Did you have oh-so-much fun meeting client services rep Neil Thomas last week? We sure hope so.
The fun continues because now you’re in for another sweet SLayer treat. This week in Under the Infrastructure, peek into the world of sales engineer Mathijs Dubbe. He’s based in Amsterdam and has been holding down the fort there since April 2015.
SoftLayer: How’d you end up at SoftLayer, Mathijs?
Mathijs Dubbe: I was an infrastructure and data services consultant at a data center and cloud hosting provider in the Netherlands, so [the sales engineer opportunity at SoftLayer] was pretty similar to what I was already doing. I’d known [about SoftLayer] for quite a while already. I’d seen it before and checked out what they were doing, and it sounded like fun. I’d seen the YouTube videos, with truck days and setting up pods, and that appealed to me. It was innovative.
SL: What does a typical day look like at SoftLayer in your shoes?
Dubbe: When I get to the office, I look at the tickets that remain from the last shift and clean them up. I’ll start my day by checking my email and seeing what my colleagues in Amsterdam are up to. During the day, there will be conference calls and meetings, things like that.
SL: How many black SoftLayer shirts do you own?
SL: That’s pretty good. Your collection is getting started! At this point, you’re still wearing other clothes to work besides SoftLayer shirts? Because there are some people who only wear SoftLayer gear.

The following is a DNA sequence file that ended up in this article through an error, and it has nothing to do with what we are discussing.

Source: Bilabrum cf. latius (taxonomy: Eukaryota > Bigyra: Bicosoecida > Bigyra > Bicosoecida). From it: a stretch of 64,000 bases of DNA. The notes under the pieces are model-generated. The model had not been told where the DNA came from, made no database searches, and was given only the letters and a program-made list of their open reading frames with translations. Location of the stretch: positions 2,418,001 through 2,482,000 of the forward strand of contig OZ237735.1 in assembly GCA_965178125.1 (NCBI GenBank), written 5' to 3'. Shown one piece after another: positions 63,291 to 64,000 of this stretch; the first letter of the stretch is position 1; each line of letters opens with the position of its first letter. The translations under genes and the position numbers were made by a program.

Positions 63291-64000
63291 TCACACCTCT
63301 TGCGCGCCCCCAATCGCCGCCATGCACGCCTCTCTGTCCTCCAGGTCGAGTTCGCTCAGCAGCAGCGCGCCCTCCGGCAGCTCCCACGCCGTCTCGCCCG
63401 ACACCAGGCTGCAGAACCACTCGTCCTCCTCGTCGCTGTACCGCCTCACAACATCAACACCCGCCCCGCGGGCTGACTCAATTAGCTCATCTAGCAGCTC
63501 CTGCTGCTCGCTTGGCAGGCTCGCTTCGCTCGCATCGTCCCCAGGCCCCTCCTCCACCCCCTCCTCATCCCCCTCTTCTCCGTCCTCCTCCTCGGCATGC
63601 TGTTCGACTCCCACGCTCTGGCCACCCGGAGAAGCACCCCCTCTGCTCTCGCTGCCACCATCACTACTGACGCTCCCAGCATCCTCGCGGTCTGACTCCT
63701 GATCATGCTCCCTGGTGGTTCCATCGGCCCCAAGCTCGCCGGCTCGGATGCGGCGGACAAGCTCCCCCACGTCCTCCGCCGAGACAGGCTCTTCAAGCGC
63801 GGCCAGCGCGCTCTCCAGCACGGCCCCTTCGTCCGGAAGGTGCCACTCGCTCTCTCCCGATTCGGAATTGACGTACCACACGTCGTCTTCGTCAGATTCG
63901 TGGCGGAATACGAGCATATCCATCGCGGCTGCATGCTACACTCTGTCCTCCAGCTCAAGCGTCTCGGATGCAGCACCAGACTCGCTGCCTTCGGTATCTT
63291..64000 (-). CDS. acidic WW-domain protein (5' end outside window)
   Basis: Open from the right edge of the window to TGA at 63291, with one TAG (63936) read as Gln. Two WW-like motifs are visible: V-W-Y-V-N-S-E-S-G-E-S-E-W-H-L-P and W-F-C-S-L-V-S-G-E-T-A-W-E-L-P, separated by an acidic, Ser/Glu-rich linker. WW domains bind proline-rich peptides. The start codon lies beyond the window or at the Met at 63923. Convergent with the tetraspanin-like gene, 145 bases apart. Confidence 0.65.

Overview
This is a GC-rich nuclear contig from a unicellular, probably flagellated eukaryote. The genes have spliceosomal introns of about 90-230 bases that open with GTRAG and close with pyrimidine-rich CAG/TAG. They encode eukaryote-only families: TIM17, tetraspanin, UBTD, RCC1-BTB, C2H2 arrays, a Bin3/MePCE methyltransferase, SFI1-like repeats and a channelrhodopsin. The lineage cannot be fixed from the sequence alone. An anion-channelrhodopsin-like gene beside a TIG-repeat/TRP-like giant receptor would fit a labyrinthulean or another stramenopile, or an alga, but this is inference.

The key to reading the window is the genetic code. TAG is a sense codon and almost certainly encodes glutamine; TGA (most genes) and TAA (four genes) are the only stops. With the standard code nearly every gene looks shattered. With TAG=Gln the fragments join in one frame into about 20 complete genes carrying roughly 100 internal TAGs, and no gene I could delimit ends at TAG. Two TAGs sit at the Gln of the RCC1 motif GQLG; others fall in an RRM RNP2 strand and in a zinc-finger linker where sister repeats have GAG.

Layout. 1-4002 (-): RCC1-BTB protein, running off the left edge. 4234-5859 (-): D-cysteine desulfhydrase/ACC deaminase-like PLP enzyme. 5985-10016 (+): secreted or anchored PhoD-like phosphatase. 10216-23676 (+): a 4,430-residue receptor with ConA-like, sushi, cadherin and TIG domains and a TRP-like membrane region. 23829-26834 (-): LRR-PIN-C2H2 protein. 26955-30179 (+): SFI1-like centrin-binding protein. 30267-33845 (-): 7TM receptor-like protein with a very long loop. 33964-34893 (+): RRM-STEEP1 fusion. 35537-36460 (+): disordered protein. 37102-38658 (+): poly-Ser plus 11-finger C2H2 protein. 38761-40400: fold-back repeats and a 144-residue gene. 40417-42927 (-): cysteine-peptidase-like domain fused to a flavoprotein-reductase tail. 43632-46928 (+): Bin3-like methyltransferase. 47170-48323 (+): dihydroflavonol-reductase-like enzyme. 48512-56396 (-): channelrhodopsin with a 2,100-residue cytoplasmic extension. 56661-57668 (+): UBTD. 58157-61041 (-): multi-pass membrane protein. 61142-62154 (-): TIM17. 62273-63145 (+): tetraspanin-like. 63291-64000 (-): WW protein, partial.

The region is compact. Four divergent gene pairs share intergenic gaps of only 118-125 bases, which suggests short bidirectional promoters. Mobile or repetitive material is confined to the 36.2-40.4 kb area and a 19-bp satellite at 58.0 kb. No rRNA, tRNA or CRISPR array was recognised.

Dubbe: When I have enough shirts, I’ll probably do that [laughs]. I’m currently in the IBM building, so I like to show off the brand.
SL: You’ve gotta represent, right?
SL: What have you learned working at SoftLayer?
Dubbe: A lot of stuff, actually. Related to international business, my former employer was fairly regional, but at SoftLayer, there are many international customers and that’s quite fun. I’ve learned about different kinds of people with different languages and accents; people working in Israel on Sundays. In a technical sense, it’s similar to what I did, but the technical stuff is always architected in a different way. I’ve learned quite a bit since I got here.
SL: We agree with your point about the international scale. You’re dealing with an office in Singapore and an office in Amsterdam and dealing with different languages and everyone in between, so it’s pretty dynamic.
Dubbe: I like that, too.
SL: What was the last costume that you wore?
Dubbe: [laughs] Costume? I dressed up like a road worker once.
SL: You did? For what?
Dubbe: For Carnival in February. I’m not usually the kind of guy that goes [to those sorts of things], but sometimes it’s fun. It’s not like anything they have in Brazil, though.
SL: That sounds like a really good time.
Aren’t SLayers the greatest? (We know you’re nodding.) That’s why you’ll want to stay tuned for our next installment of Under the Infrastructure, where we’ll wade waist-deep into the SLayer cloud.